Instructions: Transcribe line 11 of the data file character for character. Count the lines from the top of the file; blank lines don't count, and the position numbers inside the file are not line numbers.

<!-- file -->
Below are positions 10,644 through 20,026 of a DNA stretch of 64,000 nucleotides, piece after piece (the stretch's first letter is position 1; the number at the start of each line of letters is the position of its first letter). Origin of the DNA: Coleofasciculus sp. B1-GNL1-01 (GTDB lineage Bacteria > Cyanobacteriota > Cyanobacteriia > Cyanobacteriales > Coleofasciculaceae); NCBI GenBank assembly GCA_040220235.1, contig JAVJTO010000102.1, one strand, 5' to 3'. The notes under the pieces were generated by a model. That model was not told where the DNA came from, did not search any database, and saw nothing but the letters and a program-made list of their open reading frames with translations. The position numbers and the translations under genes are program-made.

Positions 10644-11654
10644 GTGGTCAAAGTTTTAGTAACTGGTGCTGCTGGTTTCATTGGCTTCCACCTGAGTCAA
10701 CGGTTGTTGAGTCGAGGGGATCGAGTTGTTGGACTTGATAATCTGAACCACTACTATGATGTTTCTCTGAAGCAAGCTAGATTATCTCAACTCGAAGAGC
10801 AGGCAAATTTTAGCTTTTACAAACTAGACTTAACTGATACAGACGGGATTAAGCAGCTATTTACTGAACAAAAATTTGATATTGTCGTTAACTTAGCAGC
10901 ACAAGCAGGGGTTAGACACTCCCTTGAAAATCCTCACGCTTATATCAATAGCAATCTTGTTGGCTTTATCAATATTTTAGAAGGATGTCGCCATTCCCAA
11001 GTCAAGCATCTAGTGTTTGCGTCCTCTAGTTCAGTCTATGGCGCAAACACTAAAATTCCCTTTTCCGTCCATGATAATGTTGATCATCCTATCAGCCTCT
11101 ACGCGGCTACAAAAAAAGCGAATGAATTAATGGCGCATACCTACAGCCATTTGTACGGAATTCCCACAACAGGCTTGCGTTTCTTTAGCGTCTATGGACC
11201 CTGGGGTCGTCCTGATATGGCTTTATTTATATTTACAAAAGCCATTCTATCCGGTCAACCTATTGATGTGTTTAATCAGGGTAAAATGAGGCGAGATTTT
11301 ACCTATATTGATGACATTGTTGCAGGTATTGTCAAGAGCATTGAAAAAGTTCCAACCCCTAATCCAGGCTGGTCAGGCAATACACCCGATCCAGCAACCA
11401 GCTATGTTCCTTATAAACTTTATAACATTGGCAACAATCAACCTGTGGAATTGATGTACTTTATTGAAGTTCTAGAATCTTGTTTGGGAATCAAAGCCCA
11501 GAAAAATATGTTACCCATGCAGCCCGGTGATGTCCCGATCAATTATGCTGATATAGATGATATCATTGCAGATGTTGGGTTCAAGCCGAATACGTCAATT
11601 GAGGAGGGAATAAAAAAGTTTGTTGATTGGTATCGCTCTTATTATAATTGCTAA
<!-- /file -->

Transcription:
11401 GCTATGTTCCTTATAAACTTTATAACATTGGCAACAATCAACCTGTGGAATTGATGTACTTTATTGAAGTTCTAGAATCTTGTTTGGGAATCAAAGCCCA